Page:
Provincial veterinarian Dr Gilwood said the initial positive test results for bird flu in four PEI fox kits were worrying but not alarming.
“It shows that we have to be vigilant, I think, because this is a new and somewhat unexpected development,” Wood said.
Twenty-three birds on the island have tested positive, with 16 more pending.
Mammalian infections are uncommon, she said. Pigs are known to be able to catch it and transmit it to humans, but there is no evidence that this is possible for pets such as dogs or cats.
There were some cat cases in Germany, but that was during a more severe outbreak than PEI experienced, Wood said. Dogs have been found to have antibodies against the virus, but were not known to get sick.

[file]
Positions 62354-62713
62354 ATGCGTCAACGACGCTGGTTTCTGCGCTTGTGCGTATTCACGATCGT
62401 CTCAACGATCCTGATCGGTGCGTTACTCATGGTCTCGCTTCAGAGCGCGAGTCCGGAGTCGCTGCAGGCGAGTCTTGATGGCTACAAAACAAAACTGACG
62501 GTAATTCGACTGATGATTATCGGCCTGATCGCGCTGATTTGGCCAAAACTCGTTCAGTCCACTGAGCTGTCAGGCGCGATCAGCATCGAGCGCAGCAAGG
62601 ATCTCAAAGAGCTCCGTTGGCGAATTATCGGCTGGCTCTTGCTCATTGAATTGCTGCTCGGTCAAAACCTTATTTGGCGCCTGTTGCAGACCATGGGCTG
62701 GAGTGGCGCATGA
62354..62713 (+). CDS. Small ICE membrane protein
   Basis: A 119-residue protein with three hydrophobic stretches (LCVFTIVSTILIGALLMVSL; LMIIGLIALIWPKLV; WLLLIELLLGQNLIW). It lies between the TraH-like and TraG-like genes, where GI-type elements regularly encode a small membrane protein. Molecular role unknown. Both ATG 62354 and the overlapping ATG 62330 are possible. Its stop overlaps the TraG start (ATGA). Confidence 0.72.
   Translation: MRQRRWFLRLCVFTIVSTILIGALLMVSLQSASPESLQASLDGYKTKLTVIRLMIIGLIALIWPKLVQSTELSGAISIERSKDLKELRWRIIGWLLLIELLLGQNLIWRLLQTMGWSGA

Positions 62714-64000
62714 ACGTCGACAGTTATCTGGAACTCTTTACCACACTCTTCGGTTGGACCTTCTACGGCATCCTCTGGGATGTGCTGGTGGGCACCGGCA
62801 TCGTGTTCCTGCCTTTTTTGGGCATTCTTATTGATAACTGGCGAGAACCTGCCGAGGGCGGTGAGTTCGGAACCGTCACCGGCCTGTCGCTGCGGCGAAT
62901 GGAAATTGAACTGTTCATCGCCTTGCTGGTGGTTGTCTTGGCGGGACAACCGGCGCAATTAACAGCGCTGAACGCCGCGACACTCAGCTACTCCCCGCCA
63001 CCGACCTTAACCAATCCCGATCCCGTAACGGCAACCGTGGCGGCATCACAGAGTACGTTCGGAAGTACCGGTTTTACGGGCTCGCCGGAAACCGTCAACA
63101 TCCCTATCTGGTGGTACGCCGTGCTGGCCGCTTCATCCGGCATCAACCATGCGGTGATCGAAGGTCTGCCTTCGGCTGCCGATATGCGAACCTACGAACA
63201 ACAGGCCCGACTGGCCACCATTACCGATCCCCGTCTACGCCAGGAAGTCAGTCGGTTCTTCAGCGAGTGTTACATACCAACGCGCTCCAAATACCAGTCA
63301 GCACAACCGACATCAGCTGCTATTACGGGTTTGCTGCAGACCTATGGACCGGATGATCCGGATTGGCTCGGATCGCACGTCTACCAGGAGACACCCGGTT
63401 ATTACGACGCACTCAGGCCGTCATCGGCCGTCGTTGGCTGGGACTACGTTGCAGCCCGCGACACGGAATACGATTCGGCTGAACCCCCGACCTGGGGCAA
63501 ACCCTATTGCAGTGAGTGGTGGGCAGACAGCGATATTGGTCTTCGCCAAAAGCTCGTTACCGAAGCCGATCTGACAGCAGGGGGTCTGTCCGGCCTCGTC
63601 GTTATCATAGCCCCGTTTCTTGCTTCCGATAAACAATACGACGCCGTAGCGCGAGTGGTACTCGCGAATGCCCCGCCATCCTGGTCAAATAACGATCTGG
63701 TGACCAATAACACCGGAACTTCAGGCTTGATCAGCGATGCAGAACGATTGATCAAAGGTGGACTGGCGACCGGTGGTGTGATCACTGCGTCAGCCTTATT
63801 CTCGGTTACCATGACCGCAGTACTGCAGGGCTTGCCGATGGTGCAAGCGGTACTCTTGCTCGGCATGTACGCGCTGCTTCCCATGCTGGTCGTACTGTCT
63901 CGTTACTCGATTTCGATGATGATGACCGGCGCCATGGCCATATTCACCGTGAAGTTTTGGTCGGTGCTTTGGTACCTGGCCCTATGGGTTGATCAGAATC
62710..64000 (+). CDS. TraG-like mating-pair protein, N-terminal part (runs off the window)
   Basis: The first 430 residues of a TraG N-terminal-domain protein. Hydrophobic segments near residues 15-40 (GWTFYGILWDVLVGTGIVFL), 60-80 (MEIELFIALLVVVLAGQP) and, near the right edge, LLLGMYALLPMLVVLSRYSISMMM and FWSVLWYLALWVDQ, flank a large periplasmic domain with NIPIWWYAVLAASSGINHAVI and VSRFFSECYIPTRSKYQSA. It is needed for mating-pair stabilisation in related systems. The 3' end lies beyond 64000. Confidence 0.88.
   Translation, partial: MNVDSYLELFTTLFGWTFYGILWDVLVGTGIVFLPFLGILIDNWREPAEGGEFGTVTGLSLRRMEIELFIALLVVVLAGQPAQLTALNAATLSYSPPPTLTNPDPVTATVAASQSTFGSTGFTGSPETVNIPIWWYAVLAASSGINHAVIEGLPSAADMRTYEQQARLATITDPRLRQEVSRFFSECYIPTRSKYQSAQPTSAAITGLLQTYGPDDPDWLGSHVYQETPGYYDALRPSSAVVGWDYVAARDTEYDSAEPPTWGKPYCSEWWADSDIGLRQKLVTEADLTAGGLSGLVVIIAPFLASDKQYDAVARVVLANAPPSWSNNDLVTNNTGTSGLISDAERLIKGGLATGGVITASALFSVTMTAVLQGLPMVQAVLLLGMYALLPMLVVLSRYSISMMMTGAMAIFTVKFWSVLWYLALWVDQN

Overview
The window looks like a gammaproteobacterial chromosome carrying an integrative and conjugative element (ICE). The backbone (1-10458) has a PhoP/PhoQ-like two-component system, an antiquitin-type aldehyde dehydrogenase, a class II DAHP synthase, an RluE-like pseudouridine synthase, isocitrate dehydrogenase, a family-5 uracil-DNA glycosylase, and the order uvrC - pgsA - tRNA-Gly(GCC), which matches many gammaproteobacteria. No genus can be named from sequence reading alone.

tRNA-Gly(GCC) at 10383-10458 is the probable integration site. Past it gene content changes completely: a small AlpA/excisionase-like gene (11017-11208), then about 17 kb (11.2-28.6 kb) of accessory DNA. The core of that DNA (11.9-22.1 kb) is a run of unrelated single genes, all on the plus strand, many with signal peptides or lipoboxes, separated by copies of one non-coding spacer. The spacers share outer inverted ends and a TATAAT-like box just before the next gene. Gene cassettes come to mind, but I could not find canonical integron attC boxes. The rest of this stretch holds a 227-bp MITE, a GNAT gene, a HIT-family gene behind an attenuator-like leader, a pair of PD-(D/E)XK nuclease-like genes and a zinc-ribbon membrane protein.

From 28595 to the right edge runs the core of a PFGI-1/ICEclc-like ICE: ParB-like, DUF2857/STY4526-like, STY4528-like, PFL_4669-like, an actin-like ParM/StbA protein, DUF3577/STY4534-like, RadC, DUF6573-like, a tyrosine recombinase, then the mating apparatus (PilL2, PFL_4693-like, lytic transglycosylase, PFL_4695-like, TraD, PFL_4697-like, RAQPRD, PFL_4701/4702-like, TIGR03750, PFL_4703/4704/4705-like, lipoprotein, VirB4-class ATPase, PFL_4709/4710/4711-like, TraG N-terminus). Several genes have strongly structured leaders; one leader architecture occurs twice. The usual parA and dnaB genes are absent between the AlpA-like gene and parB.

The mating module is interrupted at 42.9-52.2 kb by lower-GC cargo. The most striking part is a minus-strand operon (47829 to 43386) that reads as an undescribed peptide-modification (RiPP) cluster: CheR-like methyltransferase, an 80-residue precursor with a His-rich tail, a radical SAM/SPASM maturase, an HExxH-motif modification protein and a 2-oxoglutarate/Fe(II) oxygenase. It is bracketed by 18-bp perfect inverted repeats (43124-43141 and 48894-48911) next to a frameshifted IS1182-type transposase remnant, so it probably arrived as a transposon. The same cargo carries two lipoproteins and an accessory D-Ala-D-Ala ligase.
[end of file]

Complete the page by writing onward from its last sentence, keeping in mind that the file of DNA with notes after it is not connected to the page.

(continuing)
“All the evidence seems to suggest that when these unusual mammals are infected, it stops there. They don’t have the ability to transmit it to another mammal,” Wood said.
That being said, Wood thinks it’s wise to take some precautions.
If the kits were confirmed to be infected with avian influenza, the most likely source was thought to be eating infected birds. Wood recommends keeping dogs on a leash so they don’t pick up any bird carcasses, as well as keeping house cats under control.
Barn cats should be separated from any poultry that appears to be sick.